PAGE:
The blood-drenched aesthetic of the film is introduced in the opening sequence, where a car accident has taken place and a blood-soaked Sarah (the red of the blood in contrast to her white clothing) turns to her equally blood-soaked husband, who is motionless. Blood dripping from her chin, she hugs her pregnant belly. This opening sequence is followed by the opening credits, to which red, bloody textures and layers serve as background. Abject images enriching this aesthetic shortly follow, with a nightmare scene serving as an excuse for Sarah to be seen vomiting litres of white liquid. Furthermore, the interior of Sarah’s house is dark, claustrophobic and with a red hue throughout, creating a womb-like atmosphere. The title, in this sense works on several different layers. “À l’intérieur”, meaning inside, refers to the inside of the house, as well as the inside of Sarah’s womb. There is constantly a threat from the outside to both of these insides, starting from the car accident at the very beginning. Before the accident is shown, there is a shot of a baby sleeping happily inside its mother’s safe womb. All of a sudden its sleep is disrupted by an abrupt shock coming from the outside that physically jolts the baby. The film forces the limits of borders, to the point where the body’s interiors literally become exterior.

This threat to the inside from the outside works on several different levels; the directors also use it as a social commentary in the film. There is a constant reference to the riots of October 2005. Sarah’s friend Louise is happy Sarah is not working “what with everything that is going on out there at the moment”; Sarah’s boss Jean-Pierre is on the phone talking about the “burning cars and the whole fucking mess in the suburbs”. A news report on the events unfolding can be heard on the television in Sarah’s house. This situates the film in a specific time period of France, and does the very thing horror films set out to do: talk about social anxieties. This anxiety is in relation to those living within the walls of Paris and how the riots in the Parisian banlieue affect their security inside these very borders. This threat, unlike High Tension, is not contained. The unnamed stranger manages to steal the baby from Sarah’s stomach as she herself performs a C-section (the inside of the body exposed to the outside). However, before this occurs, there is a surprise for the spectator, just like with High Tension, destabilising the clear-cut distinction between good and bad. A flashback, cued by the stranger’s voice-over, takes the film back to the opening car crash. This time, the accident is given through the perspective of the other car, revealing that the stranger, also pregnant, has lost her baby as a result of this accident. Thus, the reason and the character’s motivation for the murderous rampage that has unfolded are finally given: the need to collect a baby that the stranger feels is rightfully owed to her.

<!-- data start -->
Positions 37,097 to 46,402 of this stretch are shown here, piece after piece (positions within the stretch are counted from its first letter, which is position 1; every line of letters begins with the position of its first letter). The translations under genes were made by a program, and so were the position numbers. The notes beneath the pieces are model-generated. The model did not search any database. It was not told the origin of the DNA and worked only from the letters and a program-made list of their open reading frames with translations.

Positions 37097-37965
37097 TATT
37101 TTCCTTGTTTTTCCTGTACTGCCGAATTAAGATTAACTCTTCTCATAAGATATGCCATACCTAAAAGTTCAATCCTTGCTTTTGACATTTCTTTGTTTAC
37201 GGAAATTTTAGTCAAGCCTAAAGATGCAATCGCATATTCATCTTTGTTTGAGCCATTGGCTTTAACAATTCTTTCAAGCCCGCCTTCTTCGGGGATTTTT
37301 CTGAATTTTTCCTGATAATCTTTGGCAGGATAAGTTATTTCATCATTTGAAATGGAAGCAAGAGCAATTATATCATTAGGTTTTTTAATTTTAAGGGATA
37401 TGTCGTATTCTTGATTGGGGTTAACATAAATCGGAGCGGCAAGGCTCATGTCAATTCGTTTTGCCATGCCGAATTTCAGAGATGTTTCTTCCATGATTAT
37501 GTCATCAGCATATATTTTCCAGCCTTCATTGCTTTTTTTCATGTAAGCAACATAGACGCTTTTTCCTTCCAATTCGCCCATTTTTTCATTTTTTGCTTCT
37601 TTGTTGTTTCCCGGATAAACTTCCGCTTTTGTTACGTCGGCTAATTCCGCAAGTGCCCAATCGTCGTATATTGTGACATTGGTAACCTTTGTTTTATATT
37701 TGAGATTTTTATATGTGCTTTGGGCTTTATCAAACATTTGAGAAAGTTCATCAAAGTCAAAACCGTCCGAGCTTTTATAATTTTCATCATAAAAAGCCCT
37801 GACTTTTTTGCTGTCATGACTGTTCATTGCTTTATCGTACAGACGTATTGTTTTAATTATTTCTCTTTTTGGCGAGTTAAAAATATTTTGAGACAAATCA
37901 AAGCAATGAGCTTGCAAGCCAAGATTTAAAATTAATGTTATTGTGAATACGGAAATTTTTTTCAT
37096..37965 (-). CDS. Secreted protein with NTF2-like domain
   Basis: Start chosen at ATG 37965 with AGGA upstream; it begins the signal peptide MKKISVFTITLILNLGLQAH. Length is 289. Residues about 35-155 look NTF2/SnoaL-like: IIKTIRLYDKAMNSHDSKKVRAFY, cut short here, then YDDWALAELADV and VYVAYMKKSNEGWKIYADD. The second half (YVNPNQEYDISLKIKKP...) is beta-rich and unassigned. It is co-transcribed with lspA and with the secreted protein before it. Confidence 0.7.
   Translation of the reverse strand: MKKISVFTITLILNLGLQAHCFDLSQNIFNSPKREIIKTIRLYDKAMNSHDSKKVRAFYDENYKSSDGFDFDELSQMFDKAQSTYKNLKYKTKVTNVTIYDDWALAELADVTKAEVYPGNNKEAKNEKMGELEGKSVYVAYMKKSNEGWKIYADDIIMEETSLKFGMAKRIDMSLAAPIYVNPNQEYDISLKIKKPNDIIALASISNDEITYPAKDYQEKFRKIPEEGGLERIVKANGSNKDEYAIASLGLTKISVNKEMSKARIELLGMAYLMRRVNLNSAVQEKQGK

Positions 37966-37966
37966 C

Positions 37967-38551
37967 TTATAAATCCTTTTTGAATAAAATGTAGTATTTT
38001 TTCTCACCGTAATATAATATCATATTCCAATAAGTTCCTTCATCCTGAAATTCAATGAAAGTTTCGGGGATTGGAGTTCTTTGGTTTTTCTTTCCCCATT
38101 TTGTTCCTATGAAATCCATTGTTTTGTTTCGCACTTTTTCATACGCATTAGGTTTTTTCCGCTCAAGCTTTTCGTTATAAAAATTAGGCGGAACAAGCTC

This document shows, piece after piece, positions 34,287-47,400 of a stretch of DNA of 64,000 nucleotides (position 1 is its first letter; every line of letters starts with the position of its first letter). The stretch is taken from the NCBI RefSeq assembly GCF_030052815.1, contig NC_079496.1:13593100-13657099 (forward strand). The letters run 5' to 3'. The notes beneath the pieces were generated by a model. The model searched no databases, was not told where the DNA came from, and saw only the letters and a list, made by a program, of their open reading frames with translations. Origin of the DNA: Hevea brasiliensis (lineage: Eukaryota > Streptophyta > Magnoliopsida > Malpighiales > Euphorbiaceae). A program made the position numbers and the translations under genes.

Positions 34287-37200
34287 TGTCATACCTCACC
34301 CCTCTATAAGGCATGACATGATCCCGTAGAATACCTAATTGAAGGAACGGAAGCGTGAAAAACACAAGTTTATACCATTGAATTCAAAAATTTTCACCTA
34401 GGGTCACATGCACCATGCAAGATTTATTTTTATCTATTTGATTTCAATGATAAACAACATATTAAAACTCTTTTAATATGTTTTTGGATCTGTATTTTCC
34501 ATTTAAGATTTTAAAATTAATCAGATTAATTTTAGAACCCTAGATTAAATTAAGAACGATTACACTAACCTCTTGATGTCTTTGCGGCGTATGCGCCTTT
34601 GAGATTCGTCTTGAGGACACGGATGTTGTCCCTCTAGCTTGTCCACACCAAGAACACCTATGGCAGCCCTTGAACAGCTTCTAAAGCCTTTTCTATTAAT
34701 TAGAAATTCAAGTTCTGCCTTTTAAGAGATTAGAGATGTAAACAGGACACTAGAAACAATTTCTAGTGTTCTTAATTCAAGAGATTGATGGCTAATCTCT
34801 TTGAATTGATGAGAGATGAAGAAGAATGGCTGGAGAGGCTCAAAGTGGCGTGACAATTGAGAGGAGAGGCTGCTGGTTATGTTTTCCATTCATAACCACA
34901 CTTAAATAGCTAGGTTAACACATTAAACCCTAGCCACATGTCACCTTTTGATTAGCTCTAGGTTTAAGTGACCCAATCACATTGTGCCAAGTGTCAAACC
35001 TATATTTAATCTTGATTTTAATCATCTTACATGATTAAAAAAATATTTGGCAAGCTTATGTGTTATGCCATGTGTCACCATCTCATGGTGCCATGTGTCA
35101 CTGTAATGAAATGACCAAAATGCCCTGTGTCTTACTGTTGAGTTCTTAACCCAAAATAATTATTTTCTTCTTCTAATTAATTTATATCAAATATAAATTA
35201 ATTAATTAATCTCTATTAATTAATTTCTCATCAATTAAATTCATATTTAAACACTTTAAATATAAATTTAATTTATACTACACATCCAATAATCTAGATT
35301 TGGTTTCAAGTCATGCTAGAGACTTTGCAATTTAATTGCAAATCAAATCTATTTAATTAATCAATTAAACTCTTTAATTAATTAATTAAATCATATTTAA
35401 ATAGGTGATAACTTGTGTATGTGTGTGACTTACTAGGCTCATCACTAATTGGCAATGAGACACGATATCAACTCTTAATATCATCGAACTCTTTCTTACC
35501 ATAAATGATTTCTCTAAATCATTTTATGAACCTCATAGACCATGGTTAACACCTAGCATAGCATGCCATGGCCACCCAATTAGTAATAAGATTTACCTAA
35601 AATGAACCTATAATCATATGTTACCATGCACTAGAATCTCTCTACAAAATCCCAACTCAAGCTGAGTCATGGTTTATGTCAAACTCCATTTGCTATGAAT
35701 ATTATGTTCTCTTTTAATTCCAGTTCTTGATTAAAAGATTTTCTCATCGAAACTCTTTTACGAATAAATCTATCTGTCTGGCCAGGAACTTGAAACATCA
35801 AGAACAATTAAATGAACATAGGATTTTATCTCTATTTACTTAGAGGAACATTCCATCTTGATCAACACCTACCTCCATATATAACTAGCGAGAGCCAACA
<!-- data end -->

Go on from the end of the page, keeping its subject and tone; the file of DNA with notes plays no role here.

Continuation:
Although not contained and managing to destroy whatever is inside, this threat from without is not evil without its reasons, suggesting perhaps a step back when discussing the unrest in the banlieue as well, as it might entail that those living in the banlieue share some of the blame for their situation. However, this destabilization in the character identified as evil from the outset creates a void, and leads to the obliteration of those who are good. This ending is unnerving and unleashes an anxiety within the spectator because they are all of a sudden aligned with the character that was designated as evil, forcing identification with the ‘other’. Justice, in the conventional sense, is denied, but what is designated as evil is forced to be questioned.